Barry, 27, is the youngest son of Hall-of-Famer Rick Barry, and half brother to Brent and Jon. Like Hummel, Barry has experience as an American pro, and is currently a member of the Iowa Wolves of the G League. He has the least 3-on-3 experience on Team USA, having not picked up the game until 2019, when he was invited to try out through his mother, Lynn, a standout college player and former USA Basketball executive. Canyon shoots free throws underhanded, like his famous father, and made all 21 foul shots he took during G League bubble play this year. “I honestly think I am a better 3-on-3 player than I am a 5-on-5 player,” Barry said. “I’m never going to say, ‘No, I don’t want to play in the NBA,’ but I think being able to kind of create something new, with this 3-on-3, and kind of be a pioneer in the U.S. and see it take off here and kind of be known for that would be super exciting.”
Maddox, 31, is a 6-8, 220-pound Princeton graduate who led the Tigers in scoring (13.8 points per game) and rebounds (7.0) as a senior in 2010-11. He played professionally overseas, like all of his Team USA mates, and he was the MVP of the American national championship for 3-on-3 in 2018. Maddox has a second career in media. He’s hosted a show on Colorado Public Radio and worked as a podcast producer for Gimlet media until January 2020, when he quit to train for the Olympics. He says he wants to become the “Black Anthony Bourdain,” continuing to play in 3-on-3 tournaments and use the travel opportunities to make travel documentaries, and he’s developing a new podcast about the Olympics that was picked up by NBC. “I think what we have is the opportunity to cement our names in whatever the sport ultimately ends up becoming,” he said. “I hope it becomes something cool.”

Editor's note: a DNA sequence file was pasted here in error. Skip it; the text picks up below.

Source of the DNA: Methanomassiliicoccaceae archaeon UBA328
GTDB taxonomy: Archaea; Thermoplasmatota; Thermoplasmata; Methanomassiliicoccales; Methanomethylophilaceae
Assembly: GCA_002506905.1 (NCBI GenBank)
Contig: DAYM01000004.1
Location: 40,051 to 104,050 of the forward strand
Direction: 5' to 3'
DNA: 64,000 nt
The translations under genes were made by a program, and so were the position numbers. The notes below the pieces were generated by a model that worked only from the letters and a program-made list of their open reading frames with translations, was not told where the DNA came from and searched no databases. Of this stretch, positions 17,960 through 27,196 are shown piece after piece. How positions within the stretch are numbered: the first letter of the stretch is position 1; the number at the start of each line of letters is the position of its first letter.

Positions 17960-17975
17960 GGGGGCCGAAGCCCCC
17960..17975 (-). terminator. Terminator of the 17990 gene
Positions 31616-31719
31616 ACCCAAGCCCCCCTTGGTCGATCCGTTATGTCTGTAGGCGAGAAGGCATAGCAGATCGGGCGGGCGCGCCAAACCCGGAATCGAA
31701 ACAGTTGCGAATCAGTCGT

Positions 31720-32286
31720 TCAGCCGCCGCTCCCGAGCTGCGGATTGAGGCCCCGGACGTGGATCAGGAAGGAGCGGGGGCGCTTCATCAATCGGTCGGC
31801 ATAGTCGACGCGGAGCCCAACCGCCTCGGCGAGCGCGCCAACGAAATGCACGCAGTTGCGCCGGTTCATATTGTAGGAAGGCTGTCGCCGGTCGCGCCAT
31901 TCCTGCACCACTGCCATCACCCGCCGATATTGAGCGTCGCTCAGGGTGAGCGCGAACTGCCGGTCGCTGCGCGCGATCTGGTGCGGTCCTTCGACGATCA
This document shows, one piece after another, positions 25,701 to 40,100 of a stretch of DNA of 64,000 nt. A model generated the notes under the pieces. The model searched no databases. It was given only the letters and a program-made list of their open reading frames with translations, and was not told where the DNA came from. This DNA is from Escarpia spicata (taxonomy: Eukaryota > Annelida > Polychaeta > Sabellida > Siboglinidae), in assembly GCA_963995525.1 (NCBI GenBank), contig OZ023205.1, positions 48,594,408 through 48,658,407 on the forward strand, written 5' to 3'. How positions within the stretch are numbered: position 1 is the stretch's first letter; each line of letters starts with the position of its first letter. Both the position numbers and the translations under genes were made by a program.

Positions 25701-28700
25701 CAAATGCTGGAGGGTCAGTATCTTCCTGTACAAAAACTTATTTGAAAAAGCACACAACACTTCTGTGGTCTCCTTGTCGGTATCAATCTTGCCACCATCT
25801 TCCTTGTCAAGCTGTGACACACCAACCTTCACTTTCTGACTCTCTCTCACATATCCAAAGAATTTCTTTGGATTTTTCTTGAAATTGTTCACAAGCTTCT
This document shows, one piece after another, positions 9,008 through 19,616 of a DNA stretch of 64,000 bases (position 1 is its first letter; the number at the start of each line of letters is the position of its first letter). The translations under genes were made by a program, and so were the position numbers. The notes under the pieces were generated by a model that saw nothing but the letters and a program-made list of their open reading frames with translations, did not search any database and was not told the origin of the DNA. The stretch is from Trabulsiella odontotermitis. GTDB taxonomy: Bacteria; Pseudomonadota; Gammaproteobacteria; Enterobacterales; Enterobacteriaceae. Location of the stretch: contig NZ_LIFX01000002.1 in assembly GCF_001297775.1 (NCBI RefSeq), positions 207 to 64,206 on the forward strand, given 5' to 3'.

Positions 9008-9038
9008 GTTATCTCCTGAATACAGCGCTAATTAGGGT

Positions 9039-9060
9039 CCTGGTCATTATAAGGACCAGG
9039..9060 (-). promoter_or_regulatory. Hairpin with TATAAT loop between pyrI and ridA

August 19, 2022 | 3:27 am EDT Update
The German forward Isaac Bonga returns to Europe after four seasons in the NBA to sign with the EuroLeague team FC Bayern Munich, sources tell BasketNews. According to BasketNews sources, a 22-year-old had NBA interest but has reached an agreement with the German club.
“[LeBron James] recognizes that it could lead up all the way to the trade deadline before that type of deal could occur.” – Dave McMenamin on the Lakers improving their roster via potential Kyrie Irving, Buddy Hield/Myles Turner, or Utah trades.
Donovan Mitchell’s trade links to the New York Knicks are in full swing again after previous reports indicated that the Knicks have re-engaged negotiations with the Utah Jazz. The 25-year-old has added more fire to the flame after he was spotted in Rucker Park, one of the most iconic basketball spots in New York City, on Wednesday. Mitchell posted a photo of himself hanging out with some kids at the park. The Jazz star was clearly having quite the time (h/t ClutchPoints on Twitter):
In the recent URBONUS podcast episode, James said that he has no bad feelings about Steph, and many took his words out of context. “I think I said a lot of controversial things in general because I think outside the box. But for some reason, every time I mention Steph Curry, everybody gets mad, and everybody assumes I don’t like him,” James smiled. “But I think he’s amazing. To be honest, he changed basketball. Like seven years ago, everybody started shooting threes and playing small ball. Not only because of him. Like 75% of him, and then like the other 25% the Warriors. I don’t have a problem with him,” James told on the BasketNews show.
During his show on 620 Rip City Radio in Portland, host Chad Doing mentioned that he had heard that the announcers would not go on the road with the Blazers. His co-host, Dwight Jaynes, then confirmed the report. “I have confirmed from several sources that that is the plan for the Trail Blazers,” Jaynes said. “That they will not be sending radio or television on the road with their team. Also, what I’ve heard and I’ve tried to check this out, I have not found any other team in the league that’s doing this. I believe they may be the only team in the league doing it — when they’re on the road. And I just think that’s really unfortunate and difficult.”